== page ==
I am looking at Google apps for Education for our VLE and have setup a website with access for the children. You also get all the other apps for free that link in with the website so if you create a document you can post that doc to the website without being in the website.
If you have a google email account have a play with sites, then if you like it sign-up for Google Apps for Education which gives the school control over all Google products so you can restrict who has the calendar or can post videos .....
Sites is soooo easy to use I can show someone how to use it in 15 mins but is probably better for primary schools.
I have also seen that some authorities are moving to Google Apps.
2nd February 2011, 10:38 PM #10
- Rep Power
Running a Moodle VLE can cost anywhere between £50 & £1000.
In all honesty, it's not the cost of the moodle that is the issue, it's the training & development of staff where cost issues arise.
As far as the platform itself goes, there isn't that much between uniservity & moodle, and even moodle 2 doesn't look amazing and new (unless you pay someone to develop skins for you).
The question you should ask is what are you looking to achieve? Why do you want to replace one vle with another? Are you looking for eportfolios for pupils? Do you want areas for staff to share resources? When you know what you want, then you can look at the technology to support it.
I run 120 moodle sites for my local authority. I'm moodle through and through, whilst I am very technically able, I can not run the background operations of a moodle, VLE, so you need someone to support you technically, (thankfully I have someone!) which involves cost. I've seen administrators moodle courses at £1000 a day that won't even touch the sides of what you need to know to keep your moodle running.
I wouldn't bother hosting internally, the idea of buying servers is ridiculous when you can have a server sat in iceland/sweeden/san francisco that someone else manages. Besides, your school internet feed will not cope with a huge demand if your moodle grows.
You are welcome to private message me if you need more info.
4th February 2011, 10:20 AM #11
- Rep Power
We are in the same situation. Microsoft are launching Office 365 (rebadged live@edu) for education with basic sharepoint for free, but then charging for full sharepoint on a per teacher per month basis.
I am looking at a short term fix using skydrive, yacapaca, and other open forums. I know this is not ideal, but at lease we are in control of what we use and can use new features when and where we want. I have also come across EDU 2.0 for school: the free, easy way to teach and learn online, but not had time to really look at it yet (cost $900 per year for 999-2000 students!)
10th February 2011, 10:29 PM #12
- Rep Power
This is a strange post! No school has used the vle for free over the last three years. VLEs all over the country have been purchased by LAs using granTs from government. Some LAs gave the money directly to school and others chose the power of aggregated purchase and went used a tender process. Therefore the vle was bought on your behalf with your money.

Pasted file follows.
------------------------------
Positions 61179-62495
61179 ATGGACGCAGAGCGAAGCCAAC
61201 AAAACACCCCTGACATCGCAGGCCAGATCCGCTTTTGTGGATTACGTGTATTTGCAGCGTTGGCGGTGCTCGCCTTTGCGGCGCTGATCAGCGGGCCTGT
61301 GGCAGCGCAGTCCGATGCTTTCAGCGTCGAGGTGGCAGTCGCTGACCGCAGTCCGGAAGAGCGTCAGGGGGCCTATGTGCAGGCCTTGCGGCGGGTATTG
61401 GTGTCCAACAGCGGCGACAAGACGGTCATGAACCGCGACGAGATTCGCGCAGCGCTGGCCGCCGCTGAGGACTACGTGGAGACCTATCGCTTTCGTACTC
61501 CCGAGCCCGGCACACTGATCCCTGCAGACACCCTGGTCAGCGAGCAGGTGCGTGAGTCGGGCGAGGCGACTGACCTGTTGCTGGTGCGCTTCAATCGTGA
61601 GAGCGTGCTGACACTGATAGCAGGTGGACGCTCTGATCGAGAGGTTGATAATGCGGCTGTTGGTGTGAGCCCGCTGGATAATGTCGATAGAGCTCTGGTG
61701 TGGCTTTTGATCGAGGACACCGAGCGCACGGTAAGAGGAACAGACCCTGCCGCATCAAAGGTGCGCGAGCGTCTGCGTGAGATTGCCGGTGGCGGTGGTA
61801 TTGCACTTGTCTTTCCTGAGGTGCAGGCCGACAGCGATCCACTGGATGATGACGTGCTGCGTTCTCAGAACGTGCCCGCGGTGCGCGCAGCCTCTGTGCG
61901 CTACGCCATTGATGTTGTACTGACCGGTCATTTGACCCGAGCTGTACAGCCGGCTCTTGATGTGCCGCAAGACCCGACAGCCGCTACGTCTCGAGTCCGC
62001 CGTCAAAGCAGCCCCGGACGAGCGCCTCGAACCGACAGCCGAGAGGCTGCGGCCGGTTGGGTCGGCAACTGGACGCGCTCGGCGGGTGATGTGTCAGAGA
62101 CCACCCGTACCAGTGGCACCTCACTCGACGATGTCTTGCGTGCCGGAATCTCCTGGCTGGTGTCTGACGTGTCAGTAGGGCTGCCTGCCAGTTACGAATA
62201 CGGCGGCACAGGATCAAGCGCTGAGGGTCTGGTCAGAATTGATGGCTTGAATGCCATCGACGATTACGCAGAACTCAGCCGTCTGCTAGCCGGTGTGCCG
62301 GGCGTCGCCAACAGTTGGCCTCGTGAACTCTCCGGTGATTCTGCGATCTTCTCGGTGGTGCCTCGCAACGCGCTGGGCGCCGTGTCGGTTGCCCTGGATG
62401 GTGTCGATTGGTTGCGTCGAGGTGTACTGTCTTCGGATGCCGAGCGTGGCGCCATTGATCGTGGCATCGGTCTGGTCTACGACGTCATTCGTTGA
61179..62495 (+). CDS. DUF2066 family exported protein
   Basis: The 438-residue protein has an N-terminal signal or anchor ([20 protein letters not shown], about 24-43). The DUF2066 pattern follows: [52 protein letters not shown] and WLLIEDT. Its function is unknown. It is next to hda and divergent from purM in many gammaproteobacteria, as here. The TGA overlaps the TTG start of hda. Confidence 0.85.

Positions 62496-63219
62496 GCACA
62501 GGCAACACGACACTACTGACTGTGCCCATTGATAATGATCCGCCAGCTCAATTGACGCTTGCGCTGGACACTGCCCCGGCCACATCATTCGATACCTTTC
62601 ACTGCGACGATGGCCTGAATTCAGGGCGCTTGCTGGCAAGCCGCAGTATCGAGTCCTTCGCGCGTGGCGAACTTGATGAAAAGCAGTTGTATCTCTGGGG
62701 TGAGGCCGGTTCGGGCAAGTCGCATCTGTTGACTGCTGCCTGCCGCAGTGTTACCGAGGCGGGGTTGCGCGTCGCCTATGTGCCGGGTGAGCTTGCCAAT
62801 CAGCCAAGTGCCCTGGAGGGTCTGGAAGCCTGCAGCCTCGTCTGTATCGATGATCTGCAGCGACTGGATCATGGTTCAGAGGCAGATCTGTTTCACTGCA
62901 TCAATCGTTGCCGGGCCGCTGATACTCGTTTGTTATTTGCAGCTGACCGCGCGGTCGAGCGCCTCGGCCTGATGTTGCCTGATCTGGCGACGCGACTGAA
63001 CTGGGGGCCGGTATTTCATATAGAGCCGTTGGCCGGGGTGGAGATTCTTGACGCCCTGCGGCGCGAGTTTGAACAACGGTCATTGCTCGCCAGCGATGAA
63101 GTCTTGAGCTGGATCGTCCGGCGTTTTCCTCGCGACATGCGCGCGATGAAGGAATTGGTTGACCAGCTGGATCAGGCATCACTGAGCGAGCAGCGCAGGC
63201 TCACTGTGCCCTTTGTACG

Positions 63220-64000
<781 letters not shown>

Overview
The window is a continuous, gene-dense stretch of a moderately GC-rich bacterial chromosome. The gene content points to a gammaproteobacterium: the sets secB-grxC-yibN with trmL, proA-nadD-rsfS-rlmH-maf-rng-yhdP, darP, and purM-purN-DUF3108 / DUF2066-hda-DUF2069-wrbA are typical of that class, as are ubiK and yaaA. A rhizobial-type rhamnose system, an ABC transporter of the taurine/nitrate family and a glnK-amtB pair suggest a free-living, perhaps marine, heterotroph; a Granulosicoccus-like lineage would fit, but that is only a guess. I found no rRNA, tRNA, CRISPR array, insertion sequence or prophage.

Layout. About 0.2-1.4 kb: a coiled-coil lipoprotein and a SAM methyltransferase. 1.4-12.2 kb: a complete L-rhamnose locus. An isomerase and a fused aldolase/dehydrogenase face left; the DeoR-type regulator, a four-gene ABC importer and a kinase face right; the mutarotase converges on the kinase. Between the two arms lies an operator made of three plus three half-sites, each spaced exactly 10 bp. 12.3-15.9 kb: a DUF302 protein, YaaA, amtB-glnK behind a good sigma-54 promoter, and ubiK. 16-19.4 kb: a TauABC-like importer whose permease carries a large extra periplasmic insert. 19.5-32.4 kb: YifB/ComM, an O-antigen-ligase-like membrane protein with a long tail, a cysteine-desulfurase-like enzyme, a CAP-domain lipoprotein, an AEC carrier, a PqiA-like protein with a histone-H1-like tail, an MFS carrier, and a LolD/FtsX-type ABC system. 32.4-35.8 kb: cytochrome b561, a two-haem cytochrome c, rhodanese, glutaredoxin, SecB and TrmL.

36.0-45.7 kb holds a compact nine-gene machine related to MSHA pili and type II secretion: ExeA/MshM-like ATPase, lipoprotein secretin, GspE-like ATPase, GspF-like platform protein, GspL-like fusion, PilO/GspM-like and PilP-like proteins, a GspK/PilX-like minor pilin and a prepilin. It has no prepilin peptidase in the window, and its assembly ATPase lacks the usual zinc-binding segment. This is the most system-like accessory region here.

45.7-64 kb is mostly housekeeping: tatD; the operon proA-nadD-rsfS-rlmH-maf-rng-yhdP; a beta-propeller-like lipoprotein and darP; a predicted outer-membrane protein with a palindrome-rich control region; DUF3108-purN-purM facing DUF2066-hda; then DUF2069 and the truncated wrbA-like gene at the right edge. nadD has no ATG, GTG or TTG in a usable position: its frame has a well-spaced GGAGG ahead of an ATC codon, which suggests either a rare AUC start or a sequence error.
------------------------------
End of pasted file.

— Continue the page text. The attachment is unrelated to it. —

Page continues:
Strange you called it a loss leader. Uniservity was not cheap, but from what I know was cheaper than companies such as Fronter and RM. LAs were only allowed to put the tender to companies that provide many, many safeguards, resources, backing and data protection. They had to be Becta approved vles, moodle was not approved and doesn't have the safeguards that many schools should insist on.
The new uniservity platform called Life looks good and simple to use. It looks more widget based and staff should get used to it far quicker than the present version.
11th February 2011, 07:53 AM #13
I know of schools that might have picked Uniservity had they been given the money and time to choose but don't like being told what they have to use. Some LAs are run as a business and the local schools are very weary of any info / requirements coming from the LA as it normally end up with them making a few quid.
Therefore the vle was bought on your behalf with your money.
Another problem with this approach is they tend to choose tenders based on the secondary schools requirements but then expect the primary's to somehow shoehorn these features into their systems, which never works.
Many Primary schools would have paid more if it reflected the requirements for a primary school but its not aimed at them.
Last edited by edutech4schools; 11th February 2011 at 07:55 AM.
15th February 2011, 04:22 PM #14
As far as a comparison to Moodle, I'd certainly recommend reading what the user "ning" above is saying. They give a good personal (and fair) portrayal of Moodle. It fits in with some of the experiences my collegues are having regarding the same product and environment.
From my own experience of dealing with schools (existing and potential) the most important thing is becoming value for money (2011).
Glitter and dazzle is giving way it seems for fundamental questions like "How is that going to help make things better?"
With that in mind, FREE vs PAID is going to seem less important if the most important thing is going to be (and should be). "Will this help for the next 1-2-3 years?".
To follow up on "dabroa"'s recommendations, I'd like to add My Learning UK Ltd to that list.
Simple because they/we offer a Primary VLE that really is for Primary but at the same time can act as a Secondary.
This solves the issue above mentioned by "edutech4schools" whereby a Primary school usually ends up with no budget or a VLE that the Secondary school selected.
The needs for Primary vs Secondary are extremely different and to assume a Primary child could comfortably use a Secondary system in class (or at home) would be very optimistic indeed.
Anyway, good luck with whatever decision you do make in the end!
It would be good to know what your final decision will be
Last edited by mylearningltd; 15th February 2011 at 04:34 PM.
15th February 2011, 08:22 PM #15
office365 email is still free - you dont have to take the sharepoint option if you dont want to.
Originally Posted by Wirral_Wonderer